Annie Lowrey, Slate.com
Wall Street hates Barack Obama. That much, we know. But why? Just three years ago, he was Wall Street’s favored candidate. After being elected, he helped bail them out. He stopped Congress from going after their pay. He rejected proposals for radical reforms like breaking up the biggest banks. You would think Wall Street would give Obama a big Christmas bonus this year. Instead, they’re mobilizing against him.
There have been several competing theories for why the finance industry has turned on the White House. One is policy: The administration pushed through the Dodd-Frank financial regulatory reform bill, which tamps down on proprietary trading, leverage, and other tools banks use to increase profits. Another is ideology: Wall Street fingered Obama as a socialist, seeking to redistribute its hard-earned capital gains to the lazy and poor. A third explanation is psychology: Obama clearly doesn’t respect Wall Street. Therefore, Wall Street hates him.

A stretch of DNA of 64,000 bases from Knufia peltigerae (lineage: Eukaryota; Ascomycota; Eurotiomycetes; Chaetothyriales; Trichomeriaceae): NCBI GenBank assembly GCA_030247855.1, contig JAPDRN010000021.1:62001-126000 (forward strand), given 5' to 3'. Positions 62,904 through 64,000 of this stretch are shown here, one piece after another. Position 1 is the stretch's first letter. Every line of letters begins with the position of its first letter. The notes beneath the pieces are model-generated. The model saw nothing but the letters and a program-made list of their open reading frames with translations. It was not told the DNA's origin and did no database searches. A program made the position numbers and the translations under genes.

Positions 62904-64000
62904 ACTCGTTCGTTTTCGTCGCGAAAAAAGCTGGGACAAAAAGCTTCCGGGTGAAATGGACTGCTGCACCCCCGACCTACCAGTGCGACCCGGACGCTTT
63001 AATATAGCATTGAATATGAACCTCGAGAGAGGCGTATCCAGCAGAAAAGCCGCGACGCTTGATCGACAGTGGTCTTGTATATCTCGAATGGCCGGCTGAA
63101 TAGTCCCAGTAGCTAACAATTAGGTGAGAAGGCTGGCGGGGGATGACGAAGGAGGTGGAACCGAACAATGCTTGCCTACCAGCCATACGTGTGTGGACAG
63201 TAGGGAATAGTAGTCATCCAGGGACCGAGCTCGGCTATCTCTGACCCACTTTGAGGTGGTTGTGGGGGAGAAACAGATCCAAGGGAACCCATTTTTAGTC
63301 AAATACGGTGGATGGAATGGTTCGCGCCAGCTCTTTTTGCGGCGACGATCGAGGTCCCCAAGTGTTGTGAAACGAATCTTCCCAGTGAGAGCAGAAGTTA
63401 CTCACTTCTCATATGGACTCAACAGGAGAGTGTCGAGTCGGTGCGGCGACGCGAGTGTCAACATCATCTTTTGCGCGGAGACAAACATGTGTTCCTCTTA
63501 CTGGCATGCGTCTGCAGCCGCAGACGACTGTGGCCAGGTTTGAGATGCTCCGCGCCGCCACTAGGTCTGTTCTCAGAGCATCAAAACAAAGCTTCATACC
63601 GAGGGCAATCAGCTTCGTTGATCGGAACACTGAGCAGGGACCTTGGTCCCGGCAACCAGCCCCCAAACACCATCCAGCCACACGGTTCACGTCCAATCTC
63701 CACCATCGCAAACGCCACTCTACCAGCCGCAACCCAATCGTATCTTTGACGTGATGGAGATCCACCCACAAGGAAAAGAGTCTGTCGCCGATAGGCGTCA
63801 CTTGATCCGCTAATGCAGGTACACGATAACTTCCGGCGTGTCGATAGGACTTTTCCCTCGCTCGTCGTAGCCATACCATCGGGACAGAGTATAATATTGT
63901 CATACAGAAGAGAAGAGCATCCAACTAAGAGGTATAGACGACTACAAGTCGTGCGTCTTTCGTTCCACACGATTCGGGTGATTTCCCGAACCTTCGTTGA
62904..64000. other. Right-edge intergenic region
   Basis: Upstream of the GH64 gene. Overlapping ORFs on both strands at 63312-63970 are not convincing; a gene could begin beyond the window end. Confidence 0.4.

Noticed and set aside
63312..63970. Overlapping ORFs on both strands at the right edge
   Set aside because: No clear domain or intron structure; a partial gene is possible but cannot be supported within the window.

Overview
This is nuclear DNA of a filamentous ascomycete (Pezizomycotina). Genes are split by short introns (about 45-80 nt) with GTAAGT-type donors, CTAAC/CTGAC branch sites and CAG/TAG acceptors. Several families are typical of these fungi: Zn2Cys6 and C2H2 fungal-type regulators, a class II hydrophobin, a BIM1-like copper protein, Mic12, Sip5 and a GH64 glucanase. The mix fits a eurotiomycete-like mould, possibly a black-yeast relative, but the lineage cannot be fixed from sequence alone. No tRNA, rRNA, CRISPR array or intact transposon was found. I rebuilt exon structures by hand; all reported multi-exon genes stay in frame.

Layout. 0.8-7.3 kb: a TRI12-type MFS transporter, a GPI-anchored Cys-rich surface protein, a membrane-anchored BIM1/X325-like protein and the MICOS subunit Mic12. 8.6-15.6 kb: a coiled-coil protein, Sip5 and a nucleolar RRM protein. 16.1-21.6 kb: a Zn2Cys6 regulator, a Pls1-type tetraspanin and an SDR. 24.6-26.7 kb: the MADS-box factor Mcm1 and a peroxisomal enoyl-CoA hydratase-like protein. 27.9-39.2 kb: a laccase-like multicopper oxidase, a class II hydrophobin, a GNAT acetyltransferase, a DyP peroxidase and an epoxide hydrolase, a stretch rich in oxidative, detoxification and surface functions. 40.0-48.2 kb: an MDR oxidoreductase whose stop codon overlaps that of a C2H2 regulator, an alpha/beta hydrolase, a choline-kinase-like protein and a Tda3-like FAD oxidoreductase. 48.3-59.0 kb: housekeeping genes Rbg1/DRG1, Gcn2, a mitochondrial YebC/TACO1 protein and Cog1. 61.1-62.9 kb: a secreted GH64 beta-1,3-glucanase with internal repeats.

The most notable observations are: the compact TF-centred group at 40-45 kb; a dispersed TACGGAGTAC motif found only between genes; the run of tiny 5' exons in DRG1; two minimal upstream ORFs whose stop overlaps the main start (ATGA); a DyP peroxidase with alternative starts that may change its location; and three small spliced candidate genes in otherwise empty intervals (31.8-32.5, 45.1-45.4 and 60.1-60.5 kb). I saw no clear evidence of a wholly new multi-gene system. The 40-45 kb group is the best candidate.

All of those may be—and probably are—part of the story. But now there is a new and far more concrete contributor to the antipathy. Perhaps Wall Street hates Obama because Wall Street is doing terribly—and everybody blames the incumbent when the economy turns sour. The big investment banks are hardly broke—they remain, for the most part, profitable enterprises. But they are not thriving in the way they were a year or even six months ago, and they are dropping employees and slashing bonuses as profits tumble.